Sleep tracking arrived on the Apple Watch last year with the release of watchOS 7, bringing it into line with devices from the likes of Samsung and Fitbit when it comes to monitoring your wellbeing overnight,
The Sleep app was first unveiled at WWDC 2020, and has since been rolled out on wrists around the world, but if you don't usually wear your watch at night you'll be missing out
Here, we answer the big questions about how it works and nudges you to change your overnight Apple smartwatch habits.
What is Apple Watch sleep tracking?
Sleep tracking on a smartwatch isn’t new and Apple isn’t trying to reinvent the wheel just yet. Samsung, Garmin, Fitbit, and others have been offering the ability to automatically track your time in bed and offer a range of different metrics and insights related to sleep.
To put it simply, sleep tracking helps you understand not only how you sleep but also identify trends or factors that could be contributing to poor sleep quality for a single night or in general. Some of these insights can be viewed on the Apple Watch in the dedicated Sleep app, but most are found in a sleep subsection of the iOS Health app.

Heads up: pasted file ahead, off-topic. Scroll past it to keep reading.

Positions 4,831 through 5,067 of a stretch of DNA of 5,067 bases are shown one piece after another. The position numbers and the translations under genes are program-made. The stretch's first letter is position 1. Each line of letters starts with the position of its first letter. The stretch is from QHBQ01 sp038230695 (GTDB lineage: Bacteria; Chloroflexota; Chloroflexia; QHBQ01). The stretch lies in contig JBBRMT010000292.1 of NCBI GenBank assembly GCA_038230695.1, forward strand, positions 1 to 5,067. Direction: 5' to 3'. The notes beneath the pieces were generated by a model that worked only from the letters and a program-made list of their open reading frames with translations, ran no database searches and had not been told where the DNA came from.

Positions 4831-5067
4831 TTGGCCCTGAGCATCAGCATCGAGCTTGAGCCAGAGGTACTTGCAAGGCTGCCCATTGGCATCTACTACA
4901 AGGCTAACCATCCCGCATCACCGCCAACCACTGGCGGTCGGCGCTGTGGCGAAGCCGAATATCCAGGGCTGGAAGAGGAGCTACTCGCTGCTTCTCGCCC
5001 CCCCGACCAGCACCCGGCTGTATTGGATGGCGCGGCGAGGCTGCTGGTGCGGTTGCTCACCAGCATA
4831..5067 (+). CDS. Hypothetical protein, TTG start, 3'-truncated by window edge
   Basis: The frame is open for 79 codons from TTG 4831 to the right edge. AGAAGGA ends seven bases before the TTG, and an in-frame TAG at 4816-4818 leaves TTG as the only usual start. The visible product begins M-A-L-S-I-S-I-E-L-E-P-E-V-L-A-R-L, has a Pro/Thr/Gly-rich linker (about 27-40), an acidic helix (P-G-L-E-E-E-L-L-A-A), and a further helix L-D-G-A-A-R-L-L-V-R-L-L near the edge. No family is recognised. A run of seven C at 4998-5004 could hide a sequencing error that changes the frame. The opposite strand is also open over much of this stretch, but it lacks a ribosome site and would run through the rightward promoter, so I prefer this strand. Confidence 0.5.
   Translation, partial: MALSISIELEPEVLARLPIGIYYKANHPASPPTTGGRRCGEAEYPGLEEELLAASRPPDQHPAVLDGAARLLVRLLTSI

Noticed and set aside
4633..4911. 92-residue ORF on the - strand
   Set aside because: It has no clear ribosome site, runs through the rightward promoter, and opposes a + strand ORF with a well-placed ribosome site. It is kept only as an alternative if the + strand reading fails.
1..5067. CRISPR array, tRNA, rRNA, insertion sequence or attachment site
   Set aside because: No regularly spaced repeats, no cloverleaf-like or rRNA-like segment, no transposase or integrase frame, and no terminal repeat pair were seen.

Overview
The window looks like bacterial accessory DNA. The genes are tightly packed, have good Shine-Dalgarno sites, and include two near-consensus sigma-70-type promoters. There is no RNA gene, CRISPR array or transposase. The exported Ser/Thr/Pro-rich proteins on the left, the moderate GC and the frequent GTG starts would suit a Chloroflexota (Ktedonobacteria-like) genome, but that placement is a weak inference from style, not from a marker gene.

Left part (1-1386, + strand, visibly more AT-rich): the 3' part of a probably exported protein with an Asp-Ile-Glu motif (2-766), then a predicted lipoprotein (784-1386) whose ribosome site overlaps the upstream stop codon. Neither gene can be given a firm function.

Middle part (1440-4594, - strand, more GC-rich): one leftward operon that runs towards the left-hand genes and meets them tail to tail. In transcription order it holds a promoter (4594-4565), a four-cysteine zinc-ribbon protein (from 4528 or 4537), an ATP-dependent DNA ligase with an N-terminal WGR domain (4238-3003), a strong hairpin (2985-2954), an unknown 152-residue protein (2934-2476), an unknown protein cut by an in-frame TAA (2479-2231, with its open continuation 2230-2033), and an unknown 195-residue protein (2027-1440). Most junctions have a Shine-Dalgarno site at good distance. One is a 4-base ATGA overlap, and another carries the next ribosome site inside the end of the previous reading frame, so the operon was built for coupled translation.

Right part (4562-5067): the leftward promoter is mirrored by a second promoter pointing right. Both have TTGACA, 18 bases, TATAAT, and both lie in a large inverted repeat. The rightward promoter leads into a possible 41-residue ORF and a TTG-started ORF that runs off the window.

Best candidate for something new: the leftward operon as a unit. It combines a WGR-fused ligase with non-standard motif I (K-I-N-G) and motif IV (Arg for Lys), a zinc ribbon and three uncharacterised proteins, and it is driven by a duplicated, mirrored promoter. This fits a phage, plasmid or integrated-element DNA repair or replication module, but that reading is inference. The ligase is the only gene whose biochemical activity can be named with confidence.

As already mentioned, there are a bunch of third-party Apple Watch sleep apps, which you will still see recommended to you in Apple’s Sleep app. This is the first time Apple has created something that uses both its smartwatch and iPhone to smarten up that bedtime experience.
We fully anticipate that Apple’s sleep tracking app will continue to evolve to enhance the metrics it records and the insights it will offer over the coming months and years.
What do you need to access the Apple Watch Sleep app?